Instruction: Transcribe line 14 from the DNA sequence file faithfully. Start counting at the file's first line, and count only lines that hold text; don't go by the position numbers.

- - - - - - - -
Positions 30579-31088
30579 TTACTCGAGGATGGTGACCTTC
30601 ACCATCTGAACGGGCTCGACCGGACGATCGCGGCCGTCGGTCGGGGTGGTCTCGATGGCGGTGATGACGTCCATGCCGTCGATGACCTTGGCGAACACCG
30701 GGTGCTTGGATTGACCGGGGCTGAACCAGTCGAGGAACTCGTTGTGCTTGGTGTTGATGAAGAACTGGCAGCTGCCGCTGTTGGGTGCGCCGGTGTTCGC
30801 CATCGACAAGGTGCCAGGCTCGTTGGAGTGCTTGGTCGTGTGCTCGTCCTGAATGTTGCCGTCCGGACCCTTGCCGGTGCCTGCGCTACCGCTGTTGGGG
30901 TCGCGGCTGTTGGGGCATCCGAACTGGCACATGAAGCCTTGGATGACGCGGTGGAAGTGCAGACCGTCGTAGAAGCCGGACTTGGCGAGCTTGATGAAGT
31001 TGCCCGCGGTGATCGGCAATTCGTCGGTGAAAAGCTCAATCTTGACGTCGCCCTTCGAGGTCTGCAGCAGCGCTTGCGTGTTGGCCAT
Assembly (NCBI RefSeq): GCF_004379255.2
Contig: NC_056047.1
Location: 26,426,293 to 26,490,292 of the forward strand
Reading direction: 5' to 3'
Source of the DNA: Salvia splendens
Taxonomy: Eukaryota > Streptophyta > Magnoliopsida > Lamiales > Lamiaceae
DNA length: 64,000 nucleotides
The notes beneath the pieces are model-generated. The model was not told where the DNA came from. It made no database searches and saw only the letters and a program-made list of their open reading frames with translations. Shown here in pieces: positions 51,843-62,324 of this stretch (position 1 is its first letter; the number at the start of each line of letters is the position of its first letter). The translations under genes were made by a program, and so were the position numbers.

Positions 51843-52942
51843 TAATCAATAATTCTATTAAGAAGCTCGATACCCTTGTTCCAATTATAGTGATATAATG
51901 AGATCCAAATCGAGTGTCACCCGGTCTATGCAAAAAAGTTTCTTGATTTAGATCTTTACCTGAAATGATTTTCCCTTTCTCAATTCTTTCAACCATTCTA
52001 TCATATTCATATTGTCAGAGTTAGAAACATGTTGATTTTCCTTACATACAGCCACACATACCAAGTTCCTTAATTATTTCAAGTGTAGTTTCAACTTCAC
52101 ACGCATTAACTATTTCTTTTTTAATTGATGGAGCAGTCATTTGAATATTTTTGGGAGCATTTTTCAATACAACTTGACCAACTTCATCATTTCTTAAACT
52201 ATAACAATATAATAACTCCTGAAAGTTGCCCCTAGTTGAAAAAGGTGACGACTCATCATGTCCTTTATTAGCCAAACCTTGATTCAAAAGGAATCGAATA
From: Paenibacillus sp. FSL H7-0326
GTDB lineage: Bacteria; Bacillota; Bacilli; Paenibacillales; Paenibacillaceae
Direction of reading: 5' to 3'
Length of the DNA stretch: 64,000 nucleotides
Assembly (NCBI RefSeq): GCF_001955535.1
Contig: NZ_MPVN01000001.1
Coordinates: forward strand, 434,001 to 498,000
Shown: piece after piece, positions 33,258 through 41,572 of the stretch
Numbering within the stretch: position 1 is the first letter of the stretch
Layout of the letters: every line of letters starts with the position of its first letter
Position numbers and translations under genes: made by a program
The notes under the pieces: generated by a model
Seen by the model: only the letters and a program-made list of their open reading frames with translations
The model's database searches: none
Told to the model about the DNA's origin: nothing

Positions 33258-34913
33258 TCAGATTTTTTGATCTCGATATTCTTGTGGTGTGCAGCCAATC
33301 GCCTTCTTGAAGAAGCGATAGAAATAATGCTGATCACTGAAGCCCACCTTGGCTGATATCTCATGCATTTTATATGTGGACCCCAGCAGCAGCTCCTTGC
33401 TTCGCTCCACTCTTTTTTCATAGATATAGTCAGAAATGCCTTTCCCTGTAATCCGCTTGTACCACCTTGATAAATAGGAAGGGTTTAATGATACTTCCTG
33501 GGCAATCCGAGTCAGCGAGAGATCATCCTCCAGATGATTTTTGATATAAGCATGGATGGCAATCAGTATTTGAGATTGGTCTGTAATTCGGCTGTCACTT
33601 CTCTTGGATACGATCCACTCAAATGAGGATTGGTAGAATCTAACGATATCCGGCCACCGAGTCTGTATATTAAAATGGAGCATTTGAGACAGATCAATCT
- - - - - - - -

DNA length: 64,000 nucleotides